Larger Type
Smaller Type

Search Collections

Clytie

modeled 1865-1867, carved 1873 Hiram Powers Born: Woodstock, Vermont 1805 Died: Florence, Italy 1873 marble 26 1/8 x 19 1/8 x 10 1/2 in. (66.3 x 48.6 x 26.6 cm) Smithsonian American Art Museum Museum purchase in memory of Ralph Cross Johnson 1968.155.20 Smithsonian American Art Museum
2nd Floor, East Wing


Luce Center Quote

“I am trying to make it my best ideal bust . . . Most visitors seem to think it the best.” Hiram Powers, 1866, in Richard P. Wunder, Hiram Powers, 1989-91

Luce Center Label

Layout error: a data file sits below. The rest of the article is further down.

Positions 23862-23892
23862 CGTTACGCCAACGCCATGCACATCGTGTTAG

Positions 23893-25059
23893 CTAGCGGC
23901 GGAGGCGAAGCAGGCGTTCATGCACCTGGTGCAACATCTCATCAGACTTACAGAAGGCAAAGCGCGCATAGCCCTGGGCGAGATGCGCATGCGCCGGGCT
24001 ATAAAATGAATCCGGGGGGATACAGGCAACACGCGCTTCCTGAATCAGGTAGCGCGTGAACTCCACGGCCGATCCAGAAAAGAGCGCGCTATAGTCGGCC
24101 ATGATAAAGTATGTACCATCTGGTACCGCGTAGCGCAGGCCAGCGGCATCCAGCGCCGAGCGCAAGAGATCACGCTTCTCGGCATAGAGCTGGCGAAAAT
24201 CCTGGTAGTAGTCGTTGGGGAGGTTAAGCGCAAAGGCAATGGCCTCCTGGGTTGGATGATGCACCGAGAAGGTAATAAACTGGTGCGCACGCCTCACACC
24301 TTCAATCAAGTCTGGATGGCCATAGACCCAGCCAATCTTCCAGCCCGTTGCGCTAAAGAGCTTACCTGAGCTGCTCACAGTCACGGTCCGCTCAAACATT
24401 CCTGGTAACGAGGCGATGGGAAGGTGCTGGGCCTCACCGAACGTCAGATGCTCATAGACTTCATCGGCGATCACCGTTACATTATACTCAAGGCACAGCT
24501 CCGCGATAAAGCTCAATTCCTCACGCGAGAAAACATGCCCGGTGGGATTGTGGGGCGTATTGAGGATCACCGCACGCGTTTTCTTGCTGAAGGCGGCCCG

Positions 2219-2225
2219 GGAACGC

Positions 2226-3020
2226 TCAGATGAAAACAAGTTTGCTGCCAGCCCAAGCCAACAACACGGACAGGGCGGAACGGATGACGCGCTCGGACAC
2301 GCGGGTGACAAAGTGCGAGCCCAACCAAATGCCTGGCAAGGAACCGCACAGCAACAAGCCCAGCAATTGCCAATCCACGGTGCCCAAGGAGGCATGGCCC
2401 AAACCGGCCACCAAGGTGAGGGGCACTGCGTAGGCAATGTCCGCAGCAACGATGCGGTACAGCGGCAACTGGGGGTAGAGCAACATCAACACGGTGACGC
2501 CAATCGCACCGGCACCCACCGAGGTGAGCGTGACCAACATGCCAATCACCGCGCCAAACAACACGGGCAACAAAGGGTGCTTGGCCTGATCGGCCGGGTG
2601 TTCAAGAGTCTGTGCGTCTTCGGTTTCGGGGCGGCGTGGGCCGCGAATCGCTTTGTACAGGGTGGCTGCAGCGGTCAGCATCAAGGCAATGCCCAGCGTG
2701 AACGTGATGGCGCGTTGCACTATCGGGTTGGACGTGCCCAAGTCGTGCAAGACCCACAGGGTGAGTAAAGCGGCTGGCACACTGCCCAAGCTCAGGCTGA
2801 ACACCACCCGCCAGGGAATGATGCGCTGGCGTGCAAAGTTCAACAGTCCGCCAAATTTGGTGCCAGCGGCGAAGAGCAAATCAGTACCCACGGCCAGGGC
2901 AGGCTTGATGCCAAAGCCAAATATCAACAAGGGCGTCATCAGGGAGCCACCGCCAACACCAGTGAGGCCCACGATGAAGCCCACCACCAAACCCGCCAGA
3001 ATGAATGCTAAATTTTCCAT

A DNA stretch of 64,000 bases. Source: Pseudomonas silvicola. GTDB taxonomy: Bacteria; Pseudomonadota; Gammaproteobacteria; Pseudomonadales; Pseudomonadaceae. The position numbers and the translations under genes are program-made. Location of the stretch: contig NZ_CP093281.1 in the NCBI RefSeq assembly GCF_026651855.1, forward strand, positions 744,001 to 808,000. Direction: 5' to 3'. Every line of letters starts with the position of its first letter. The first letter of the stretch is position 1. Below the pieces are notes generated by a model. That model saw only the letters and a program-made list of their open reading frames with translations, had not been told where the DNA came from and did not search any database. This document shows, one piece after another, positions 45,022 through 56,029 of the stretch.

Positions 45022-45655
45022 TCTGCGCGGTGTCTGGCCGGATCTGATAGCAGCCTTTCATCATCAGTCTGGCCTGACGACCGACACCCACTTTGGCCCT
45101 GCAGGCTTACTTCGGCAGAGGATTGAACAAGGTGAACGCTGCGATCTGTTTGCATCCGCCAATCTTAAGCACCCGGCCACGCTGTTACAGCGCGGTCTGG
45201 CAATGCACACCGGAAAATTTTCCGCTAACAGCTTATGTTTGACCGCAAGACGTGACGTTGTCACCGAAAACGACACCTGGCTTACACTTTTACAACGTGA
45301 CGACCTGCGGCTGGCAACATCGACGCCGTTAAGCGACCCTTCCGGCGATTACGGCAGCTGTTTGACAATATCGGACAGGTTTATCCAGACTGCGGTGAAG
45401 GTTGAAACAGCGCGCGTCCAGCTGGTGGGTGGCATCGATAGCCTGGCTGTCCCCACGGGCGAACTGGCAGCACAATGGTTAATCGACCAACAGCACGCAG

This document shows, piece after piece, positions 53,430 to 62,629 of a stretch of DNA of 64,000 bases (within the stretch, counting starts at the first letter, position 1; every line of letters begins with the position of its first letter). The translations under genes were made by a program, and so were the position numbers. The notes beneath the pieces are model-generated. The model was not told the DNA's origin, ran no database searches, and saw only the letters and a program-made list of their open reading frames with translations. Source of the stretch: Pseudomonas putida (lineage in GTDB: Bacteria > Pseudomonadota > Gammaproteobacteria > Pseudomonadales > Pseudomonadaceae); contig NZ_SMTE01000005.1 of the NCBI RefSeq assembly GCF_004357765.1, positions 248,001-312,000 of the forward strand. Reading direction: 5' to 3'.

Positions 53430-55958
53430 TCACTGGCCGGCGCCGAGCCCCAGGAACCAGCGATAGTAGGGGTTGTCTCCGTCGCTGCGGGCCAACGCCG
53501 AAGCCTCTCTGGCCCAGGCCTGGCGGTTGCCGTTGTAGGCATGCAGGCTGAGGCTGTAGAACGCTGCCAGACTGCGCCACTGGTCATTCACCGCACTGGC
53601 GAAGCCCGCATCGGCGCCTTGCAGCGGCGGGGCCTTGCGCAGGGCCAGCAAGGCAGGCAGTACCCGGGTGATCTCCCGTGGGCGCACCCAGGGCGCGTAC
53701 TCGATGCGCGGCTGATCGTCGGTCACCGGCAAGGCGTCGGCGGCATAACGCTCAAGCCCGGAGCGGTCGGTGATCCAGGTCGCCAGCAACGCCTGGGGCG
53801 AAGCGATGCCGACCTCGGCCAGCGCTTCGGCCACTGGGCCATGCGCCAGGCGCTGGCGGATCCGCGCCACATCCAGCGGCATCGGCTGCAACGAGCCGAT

Clytie is a water nymph from Greek mythology who fell in love with Apollo and never took her eyes off him as he flew across the sky. Eventually, she became a sunflower, forever turning its face with the course of the sun. Hiram Powers likely based this sculpture on an antique Roman bust in the British Museum that was widely reproduced across Europe. Powers added a sunflower to the figure’s hair to symbolize Clytie’s fate.

Keywords

Mythology - classical - Clytie

sculpture

stone - marble

About Hiram Powers

Born: Woodstock, Vermont 1805 Died: Florence, Italy 1873

More works in the collection by
Hiram Powers